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1 And Adam knew Eve his wife; and she conceived, and bare Cain, and said, I have gotten a man from the LORD. 2 And she again bare his brother Abel. And Abel was a keeper of sheep, but Cain was a tiller of the ground. 3 And in process of time it came to pass, that Cain brought of the fruit of the ground an offering unto the LORD. 4 And Abel, he also brought of the firstlings of his flock and of the fat thereof. And the LORD had respect unto Abel and to his offering: 5 But unto Cain and to his offering he had not respect. And Cain was very wroth, and his countenance fell. 6 And the LORD said unto Cain, Why art thou wroth? and why is thy countenance fallen? 7 If thou doest well, shalt thou not be accepted? and if thou doest not well, sin lieth at the door. And unto thee shall be his desire, and thou shalt rule over him. 8 And Cain talked with Abel his brother: and it came to pass, when they were in the field, that Cain rose up against Abel his brother, and slew him. 9 And the LORD said unto Cain, Where is Abel thy brother? And he said, I know not: Am I my brother's keeper? 10 And he said, What hast thou done? the voice of thy brother's blood crieth unto me from the ground. 11 And now art thou cursed from the earth, which hath opened her mouth to receive thy brother's blood from thy hand; 12 When thou tillest the ground, it shall not henceforth yield unto thee her strength; a fugitive and a vagabond shalt thou be in the earth. 13 And Cain said unto the LORD, My punishment is greater than I can bear. 14 Behold, thou hast driven me out this day from the face of the earth; and from thy face shall I be hid; and I shall be a fugitive and a vagabond in the earth; and it shall come to pass, that every one that findeth me shall slay me. 15 And the LORD said unto him, Therefore whosoever slayeth Cain, vengeance shall be taken on him sevenfold. And the LORD set a mark upon Cain, lest any finding him should kill him. 16 And Cain went out from the presence of the LORD, and dwelt in the land of Nod, on the east of Eden. 17 And Cain knew his wife; and she conceived, and bare Enoch: and he builded a city, and called the name of the city, after the name of his son, Enoch. 18 And unto Enoch was born Irad: and Irad begat Mehujael: and Mehujael begat Methusael: and Methusael begat Lamech. 19 And Lamech took unto him two wives: the name of the one was Adah, and the name of the other Zillah. 20 And Adah bare Jabal: he was the father of such as dwell in tents, and of such as have cattle. 21 And his brother's name was Jubal: he was the father of all such as handle the harp and organ. 22 And Zillah, she also bare Tubalcain, an instructer of every artificer in brass and iron: and the sister of Tubalcain was Naamah. 23 And Lamech said unto his wives, Adah and Zillah, Hear my voice; ye wives of Lamech, hearken unto my speech: for I have slain a man to my wounding, and a young man to my hurt. 24 If Cain shall be avenged sevenfold, truly Lamech seventy and sevenfold. 25 And Adam knew his wife again; and she bare a son, and called his name Seth: For God, said she, hath appointed me another seed instead of Abel, whom Cain slew. 26 And to Seth, to him also there was born a son; and he called his name Enos: then began men to call upon the name of the LORD.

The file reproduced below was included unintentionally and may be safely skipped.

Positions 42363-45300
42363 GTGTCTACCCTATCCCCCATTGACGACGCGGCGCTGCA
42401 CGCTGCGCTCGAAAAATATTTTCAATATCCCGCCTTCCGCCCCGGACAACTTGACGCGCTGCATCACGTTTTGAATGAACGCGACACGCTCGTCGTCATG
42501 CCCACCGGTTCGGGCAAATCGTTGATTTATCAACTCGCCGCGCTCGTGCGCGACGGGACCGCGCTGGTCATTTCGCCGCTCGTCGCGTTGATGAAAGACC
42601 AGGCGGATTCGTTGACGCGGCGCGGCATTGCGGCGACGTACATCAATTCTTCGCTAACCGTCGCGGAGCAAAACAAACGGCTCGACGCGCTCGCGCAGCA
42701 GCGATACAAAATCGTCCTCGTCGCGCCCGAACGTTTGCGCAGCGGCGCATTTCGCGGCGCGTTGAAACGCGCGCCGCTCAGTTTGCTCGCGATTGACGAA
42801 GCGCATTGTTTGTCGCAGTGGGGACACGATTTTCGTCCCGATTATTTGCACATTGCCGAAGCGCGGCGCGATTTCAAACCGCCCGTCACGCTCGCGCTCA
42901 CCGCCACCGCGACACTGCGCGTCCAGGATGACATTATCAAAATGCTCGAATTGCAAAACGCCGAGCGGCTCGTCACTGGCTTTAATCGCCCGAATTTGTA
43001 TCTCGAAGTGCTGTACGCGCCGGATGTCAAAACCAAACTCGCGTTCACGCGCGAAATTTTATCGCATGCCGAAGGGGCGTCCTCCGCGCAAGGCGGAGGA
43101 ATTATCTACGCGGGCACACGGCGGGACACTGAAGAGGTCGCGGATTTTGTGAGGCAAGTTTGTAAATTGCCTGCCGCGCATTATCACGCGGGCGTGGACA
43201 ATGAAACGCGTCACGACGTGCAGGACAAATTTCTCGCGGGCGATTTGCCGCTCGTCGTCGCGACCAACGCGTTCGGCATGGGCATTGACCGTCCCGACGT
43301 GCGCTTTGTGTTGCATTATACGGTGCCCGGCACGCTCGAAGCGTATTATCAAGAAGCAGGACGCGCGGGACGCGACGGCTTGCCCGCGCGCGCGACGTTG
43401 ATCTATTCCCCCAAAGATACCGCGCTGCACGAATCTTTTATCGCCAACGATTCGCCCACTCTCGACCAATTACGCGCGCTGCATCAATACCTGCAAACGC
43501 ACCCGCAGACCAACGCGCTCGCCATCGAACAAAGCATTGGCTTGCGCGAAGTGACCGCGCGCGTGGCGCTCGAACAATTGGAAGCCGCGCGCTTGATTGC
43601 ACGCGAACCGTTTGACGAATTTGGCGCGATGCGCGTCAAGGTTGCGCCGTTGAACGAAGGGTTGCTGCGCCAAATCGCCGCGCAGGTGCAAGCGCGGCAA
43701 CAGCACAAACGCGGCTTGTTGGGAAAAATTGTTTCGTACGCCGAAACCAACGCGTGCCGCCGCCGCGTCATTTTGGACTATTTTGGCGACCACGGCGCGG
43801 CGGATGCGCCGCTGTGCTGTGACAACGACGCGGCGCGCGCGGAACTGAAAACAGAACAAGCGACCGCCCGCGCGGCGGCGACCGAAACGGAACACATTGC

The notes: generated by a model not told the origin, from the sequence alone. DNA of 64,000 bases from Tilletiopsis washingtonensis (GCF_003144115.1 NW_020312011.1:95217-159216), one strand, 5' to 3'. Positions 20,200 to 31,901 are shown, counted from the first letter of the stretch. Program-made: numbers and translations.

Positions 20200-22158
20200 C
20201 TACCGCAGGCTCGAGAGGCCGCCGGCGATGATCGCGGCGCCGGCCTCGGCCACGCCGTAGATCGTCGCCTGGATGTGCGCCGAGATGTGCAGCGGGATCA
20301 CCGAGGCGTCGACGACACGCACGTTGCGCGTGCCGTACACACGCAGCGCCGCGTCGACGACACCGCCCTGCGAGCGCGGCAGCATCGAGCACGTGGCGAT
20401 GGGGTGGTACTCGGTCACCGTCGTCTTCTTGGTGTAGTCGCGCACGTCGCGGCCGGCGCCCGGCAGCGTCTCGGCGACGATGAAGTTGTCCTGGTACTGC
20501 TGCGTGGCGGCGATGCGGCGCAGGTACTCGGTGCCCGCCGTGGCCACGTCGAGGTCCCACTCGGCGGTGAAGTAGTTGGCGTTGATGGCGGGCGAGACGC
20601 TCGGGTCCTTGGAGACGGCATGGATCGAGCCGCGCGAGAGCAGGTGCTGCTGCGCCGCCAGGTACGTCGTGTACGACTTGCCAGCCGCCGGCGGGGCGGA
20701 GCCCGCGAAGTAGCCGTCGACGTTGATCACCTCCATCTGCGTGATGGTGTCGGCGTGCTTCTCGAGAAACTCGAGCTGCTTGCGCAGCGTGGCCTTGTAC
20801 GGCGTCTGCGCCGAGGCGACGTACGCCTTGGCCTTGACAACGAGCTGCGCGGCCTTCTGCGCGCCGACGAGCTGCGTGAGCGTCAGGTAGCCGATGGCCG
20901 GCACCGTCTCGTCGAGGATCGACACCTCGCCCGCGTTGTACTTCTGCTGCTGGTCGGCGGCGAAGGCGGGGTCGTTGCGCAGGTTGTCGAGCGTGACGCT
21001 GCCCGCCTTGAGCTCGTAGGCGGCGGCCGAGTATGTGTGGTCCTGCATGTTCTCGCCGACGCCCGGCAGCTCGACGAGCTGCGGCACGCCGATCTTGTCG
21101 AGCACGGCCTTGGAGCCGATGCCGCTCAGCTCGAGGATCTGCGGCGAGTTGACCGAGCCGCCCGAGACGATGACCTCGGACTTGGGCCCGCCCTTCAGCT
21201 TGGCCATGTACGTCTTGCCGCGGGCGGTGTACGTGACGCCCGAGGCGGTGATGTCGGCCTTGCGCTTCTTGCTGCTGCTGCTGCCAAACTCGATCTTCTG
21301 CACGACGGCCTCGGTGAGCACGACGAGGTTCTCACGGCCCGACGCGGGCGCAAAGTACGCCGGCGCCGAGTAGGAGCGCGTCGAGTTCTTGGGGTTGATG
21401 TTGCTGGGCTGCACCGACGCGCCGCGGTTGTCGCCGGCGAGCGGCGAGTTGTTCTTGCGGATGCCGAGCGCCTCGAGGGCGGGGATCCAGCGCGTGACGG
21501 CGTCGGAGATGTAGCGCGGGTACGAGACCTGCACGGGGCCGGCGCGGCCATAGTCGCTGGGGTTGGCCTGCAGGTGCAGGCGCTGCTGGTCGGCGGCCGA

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1 Raymond Huerta = "The verb "knew" throughout the Bible usually means intimate knowledge and hence sexual intercourse. Alter, Robert. "Chapter 4." Genesis. New York: W.W. Norton, 1996. Print."
2 Raymond Huerta = "Eve's naming-speech puns on the verb qanah, "to get" or to "acquire" and qayin, "Cain." His name actually means "smith," an etymology that will be reflected in his linear descendant Tubal-cain, the first metalworker ("Tubal" also means "smith" in Sumerian and Akkadian.) Eve, upon bringing forth the third human being, imagines herself as a kind of partner of God in man-making.Alter, Robert. "Chapter 4." Genesis. New York: W.W. Norton, 1996. Print."
3 Raymond Huerta = "It has been proposed that the Hebrew hevel, "vapor" or "puff of air," may be associated with his short life span.Alter, Robert. "Chapter 4." Genesis. New York: W.W. Norton, 1996. Print."
4 angela h = "We are not told that God asked for an offering. The different offerings here seem to tell a deeper story of how close each man was to God. Cain brought some things he had grown, while Abel brought his very best to the Lord. "
5 Raymond Huerta = "The widespread culture-founding story of rivalry between herdsman and farmer is recast in a pattern that will dominate Genesis-the displacement of the firstborn by the younger son. If there is any other reason intimated as to why God would favor Abel's offering and not cain's, it would be in the narrator's stipulator that Abel brings the very best of his flock to God.For examples of the younger sibling replacing the first born see:Genesis 21:12Genesis 25:23 Genesis 49:3-4;8-10Genesis 38:27-30Genesis 48:17-19Alter, Robert. "Chapter 4." Genesis. New York: W.W. Norton, 1996. Print."
6 angela h = "God honored Abel's offering because it honored God. He did not honor Cain's offering because he was harboring sin in his heart. (Psalm 66:18) It appears greed was the root of Cain's sin. (Jude 11; 1 John 3:12; 1 Timothy 6:10). "
7 angela h = "Cain gets angry because he gets caught in his sin. "
8 angela h = "God is very straightforward here. He tells Cain if you do right you will be accepted. If you do wrong then you have sin. In other words "Cain you are the cause of your own problems.""